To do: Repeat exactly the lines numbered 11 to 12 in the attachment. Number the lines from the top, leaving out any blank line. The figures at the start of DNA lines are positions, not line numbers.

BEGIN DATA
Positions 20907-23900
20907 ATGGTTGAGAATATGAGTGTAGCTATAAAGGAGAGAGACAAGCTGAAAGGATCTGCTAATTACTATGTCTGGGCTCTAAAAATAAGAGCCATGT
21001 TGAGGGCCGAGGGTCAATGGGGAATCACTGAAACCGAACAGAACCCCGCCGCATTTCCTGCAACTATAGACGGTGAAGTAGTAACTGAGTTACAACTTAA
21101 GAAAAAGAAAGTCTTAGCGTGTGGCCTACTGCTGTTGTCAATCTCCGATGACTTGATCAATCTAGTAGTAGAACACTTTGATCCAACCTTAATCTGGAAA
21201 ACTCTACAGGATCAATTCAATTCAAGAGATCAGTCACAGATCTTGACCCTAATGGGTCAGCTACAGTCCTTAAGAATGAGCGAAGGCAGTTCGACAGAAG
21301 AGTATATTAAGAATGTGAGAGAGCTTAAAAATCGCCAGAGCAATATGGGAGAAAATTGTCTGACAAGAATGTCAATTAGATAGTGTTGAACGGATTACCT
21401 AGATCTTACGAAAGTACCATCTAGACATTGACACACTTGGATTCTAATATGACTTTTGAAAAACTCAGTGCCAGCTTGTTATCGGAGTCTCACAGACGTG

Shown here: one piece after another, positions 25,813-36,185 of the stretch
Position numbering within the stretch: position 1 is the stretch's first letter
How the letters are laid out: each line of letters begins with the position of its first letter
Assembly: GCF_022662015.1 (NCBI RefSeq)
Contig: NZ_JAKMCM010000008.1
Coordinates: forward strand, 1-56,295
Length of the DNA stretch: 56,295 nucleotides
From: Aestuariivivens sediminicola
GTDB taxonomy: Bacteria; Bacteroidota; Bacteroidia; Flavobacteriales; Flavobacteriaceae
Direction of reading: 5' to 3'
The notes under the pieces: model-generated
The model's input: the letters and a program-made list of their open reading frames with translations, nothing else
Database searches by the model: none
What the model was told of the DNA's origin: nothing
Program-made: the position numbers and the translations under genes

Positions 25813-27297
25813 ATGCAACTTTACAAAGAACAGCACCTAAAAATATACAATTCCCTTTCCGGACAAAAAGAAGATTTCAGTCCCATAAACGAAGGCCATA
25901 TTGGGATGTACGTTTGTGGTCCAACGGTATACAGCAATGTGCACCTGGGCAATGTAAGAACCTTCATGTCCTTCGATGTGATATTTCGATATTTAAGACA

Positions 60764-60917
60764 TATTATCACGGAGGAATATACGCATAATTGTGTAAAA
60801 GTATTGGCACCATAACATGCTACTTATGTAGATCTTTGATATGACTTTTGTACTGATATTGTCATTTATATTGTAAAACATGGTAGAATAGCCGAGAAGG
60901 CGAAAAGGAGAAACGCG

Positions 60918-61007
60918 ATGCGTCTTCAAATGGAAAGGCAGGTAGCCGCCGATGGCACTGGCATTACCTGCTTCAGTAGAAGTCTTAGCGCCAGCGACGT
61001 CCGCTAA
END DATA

Assembly: GCF_022662015.1 (NCBI RefSeq)
Contig: NZ_JAKMCM010000008.1